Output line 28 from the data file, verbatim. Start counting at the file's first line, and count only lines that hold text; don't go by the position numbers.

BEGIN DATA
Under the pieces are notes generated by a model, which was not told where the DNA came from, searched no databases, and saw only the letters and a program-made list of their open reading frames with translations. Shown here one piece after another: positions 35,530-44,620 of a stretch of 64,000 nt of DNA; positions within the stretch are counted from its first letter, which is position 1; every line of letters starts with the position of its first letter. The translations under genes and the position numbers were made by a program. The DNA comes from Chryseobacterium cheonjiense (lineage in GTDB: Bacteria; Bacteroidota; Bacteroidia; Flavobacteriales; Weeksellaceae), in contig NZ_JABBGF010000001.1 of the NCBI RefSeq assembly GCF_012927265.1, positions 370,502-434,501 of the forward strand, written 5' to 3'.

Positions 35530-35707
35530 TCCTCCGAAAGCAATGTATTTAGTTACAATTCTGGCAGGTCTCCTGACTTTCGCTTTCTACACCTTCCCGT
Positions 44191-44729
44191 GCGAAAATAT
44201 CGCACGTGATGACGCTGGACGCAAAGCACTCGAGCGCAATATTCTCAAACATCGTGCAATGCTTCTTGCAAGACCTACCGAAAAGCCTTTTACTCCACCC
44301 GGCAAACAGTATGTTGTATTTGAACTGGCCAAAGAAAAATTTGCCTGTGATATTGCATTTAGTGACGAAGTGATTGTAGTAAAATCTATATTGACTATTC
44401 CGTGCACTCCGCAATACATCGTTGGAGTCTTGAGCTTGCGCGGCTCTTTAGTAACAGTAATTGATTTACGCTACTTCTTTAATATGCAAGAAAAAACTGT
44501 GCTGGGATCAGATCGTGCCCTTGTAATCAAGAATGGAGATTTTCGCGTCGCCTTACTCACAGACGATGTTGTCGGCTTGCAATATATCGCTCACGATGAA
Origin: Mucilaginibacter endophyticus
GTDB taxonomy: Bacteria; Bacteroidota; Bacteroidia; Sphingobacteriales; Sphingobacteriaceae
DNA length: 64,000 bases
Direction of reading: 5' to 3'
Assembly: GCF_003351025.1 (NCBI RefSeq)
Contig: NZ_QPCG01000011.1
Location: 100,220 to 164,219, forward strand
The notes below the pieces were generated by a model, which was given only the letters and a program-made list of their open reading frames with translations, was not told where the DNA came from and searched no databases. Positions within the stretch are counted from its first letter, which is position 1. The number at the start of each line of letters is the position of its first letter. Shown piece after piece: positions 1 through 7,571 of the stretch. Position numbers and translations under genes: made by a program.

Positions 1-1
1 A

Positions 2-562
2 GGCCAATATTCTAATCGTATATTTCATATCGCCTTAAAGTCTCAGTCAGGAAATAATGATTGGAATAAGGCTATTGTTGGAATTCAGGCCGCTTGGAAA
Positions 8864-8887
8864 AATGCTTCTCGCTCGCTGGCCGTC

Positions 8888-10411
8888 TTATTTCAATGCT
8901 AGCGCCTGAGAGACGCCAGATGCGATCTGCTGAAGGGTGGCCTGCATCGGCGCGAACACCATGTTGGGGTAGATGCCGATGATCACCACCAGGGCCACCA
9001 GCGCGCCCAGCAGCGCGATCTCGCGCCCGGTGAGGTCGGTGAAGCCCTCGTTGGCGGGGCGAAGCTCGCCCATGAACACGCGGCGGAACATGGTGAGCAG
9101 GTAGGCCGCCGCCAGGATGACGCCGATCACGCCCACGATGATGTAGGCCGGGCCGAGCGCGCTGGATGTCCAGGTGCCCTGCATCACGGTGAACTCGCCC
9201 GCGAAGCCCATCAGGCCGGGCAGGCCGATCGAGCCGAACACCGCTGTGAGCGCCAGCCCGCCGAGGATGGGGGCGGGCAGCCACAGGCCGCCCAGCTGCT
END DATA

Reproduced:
9101 GTAGGCCGCCGCCAGGATGACGCCGATCACGCCCACGATGATGTAGGCCGGGCCGAGCGCGCTGGATGTCCAGGTGCCCTGCATCACGGTGAACTCGCCC